“This vaccine is almost 100% certain that it will prevent you or a loved one from getting seriously ill,” Adams said. “This is how we end this epidemic.”
Officials have begun distributing vaccines to health care workers and long-term care residents. But most Americans will likely not be immunized until 2021, when more doses can be produced and distributed. Adams said the United States is on track to have 20 million doses of the vaccine by the end of December, 50 million by the end of January and 100 million by the end of February.
Although the process of getting the two necessary doses for Americans is a daunting task, Adams said he is more concerned about trusting the vaccine than he is about supplying the vaccine.
“It is okay to ask questions. It is okay to ask questions,” he said. “What is unacceptable is allowing wrong information or mistrust to cause you to make a decision that would be harmful to your health, the health of your family, or the health of your community.”
5 health care workers in Alaska have adverse reactions
As vaccines make their way to the public, some have reported negative reactions.
A spokesperson for CNN said on Saturday that other health care workers at Providence Health Alaska have experienced adverse reactions to the coronavirus vaccine. In total, he had five negative reactions across the state.
Michal Canfield said their reactions were mild and not threatening.
The healthcare company noted that these four workers represent “less than 0.15% of the approximately 3,000 people who have so far received vaccinations through Advocate Aurora Health,” and that the pauses allowed “time to better understand” the cause of the reactions. However, vaccination continued at eight other sites across Illinois and Wisconsin.
The healthcare system said the program will resume on Sunday with a 30-minute increase in the post-vaccine evaluation period out of extreme caution.
Adams said that allergic reactions to coronavirus vaccines “are not abnormal or unexpected.”
“The system works,” Adams said during a press conference hosted by Ohio Governor Mike Dewane. “We are aware and note these extremely rare side effects.”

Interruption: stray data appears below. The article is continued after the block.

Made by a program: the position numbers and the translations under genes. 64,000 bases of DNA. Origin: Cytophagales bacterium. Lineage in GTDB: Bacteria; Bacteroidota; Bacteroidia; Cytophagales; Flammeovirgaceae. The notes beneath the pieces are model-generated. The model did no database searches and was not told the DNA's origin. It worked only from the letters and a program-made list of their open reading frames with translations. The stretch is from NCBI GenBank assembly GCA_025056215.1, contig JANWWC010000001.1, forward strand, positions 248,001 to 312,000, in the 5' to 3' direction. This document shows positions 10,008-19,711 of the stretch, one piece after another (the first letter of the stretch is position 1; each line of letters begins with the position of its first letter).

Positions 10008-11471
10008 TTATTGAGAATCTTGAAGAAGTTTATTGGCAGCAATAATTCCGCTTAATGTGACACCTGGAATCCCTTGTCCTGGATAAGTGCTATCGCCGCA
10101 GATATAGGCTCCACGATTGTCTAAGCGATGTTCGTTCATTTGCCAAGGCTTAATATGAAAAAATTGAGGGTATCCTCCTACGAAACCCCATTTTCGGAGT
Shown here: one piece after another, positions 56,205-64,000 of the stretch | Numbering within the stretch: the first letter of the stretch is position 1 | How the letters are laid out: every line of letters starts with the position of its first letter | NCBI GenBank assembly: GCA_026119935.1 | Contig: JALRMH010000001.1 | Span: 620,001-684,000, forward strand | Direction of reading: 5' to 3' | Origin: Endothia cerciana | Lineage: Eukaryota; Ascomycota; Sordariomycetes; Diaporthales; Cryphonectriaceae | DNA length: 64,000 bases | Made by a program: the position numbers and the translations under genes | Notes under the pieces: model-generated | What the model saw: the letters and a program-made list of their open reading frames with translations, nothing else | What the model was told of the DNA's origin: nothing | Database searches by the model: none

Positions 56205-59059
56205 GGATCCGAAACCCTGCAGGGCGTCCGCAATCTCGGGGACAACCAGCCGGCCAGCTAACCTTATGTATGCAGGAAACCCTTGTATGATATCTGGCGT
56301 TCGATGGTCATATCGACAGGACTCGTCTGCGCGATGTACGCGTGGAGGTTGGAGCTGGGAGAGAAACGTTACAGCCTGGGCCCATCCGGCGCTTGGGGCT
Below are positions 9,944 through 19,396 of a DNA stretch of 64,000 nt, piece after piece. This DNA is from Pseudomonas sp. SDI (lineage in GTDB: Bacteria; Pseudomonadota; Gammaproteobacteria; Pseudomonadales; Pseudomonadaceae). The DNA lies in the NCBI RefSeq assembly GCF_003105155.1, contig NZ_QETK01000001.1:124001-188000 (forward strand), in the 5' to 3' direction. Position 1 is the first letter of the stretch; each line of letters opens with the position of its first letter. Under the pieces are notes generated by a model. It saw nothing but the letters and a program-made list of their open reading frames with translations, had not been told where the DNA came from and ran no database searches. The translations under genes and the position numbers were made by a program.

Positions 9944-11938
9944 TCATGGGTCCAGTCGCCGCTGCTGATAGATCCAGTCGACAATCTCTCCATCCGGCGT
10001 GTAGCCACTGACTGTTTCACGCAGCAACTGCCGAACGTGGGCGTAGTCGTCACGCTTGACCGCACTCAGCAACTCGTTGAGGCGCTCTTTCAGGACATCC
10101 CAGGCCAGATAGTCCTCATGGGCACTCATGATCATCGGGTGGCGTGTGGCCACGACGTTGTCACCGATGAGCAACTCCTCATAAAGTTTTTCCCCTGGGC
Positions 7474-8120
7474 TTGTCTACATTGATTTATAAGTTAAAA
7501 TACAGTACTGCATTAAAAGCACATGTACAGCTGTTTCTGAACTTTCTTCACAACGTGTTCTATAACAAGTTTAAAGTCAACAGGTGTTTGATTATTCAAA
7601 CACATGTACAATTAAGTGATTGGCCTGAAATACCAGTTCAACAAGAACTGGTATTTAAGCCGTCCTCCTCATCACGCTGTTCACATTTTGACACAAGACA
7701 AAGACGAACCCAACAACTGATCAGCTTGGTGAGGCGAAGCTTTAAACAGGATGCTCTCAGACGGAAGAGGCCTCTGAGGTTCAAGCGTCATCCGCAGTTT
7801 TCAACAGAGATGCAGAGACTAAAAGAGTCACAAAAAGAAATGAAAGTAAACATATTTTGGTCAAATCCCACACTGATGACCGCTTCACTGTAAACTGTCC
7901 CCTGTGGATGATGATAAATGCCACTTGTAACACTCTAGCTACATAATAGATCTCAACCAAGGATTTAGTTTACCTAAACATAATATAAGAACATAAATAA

“We need Los Angeles to turn into a ghost town again.”
With unparalleled prevalence rates, California has reinstated restrictions to mitigate the spread of the Coronavirus.
Dr. Thomas Yadegar, ICU director at Providence Cedars Sinai Tarzana Medical Center in Los Angeles, said the current rise in Covid-19 in California “is, by far, the worst it has been in the past nine months.” Interview on CNN Newsroom.
The state has consistently recorded daily highs in hospitalizations and deaths and ICU bed capacity has fallen to nearly zero in many parts of the state.
“At the moment, we need Los Angeles to turn into a ghost town again. This is what we need. So we can try to save as many people as possible and heal as many souls as possible,” Yadegar said.
“No matter how hard we try to improve patients, stabilize them, and hope to bring the patients home, it looks like there are four other patients waiting for the same bed,” Yadegar told CNN correspondent Paul Verkamin.
Patients are coming to his hospital “more sick than the last four months,” Yadegar added.
He said he believed many people were waiting too long to enter hospitals that were already overcrowded.
“I had a patient last week who waited so long. I asked him, ‘Why didn’t you come early? “He broke my heart but what he said was…“ I didn’t want to take someone else’s bed. I didn’t want to take someone else’s bed. I thought someone would be sicker and need them more, ”said Yadegar
Lauren Mascarenhas, Holly Silverman, Gisela Crespo, and Paul Verkamen of CNN contributed to this report.
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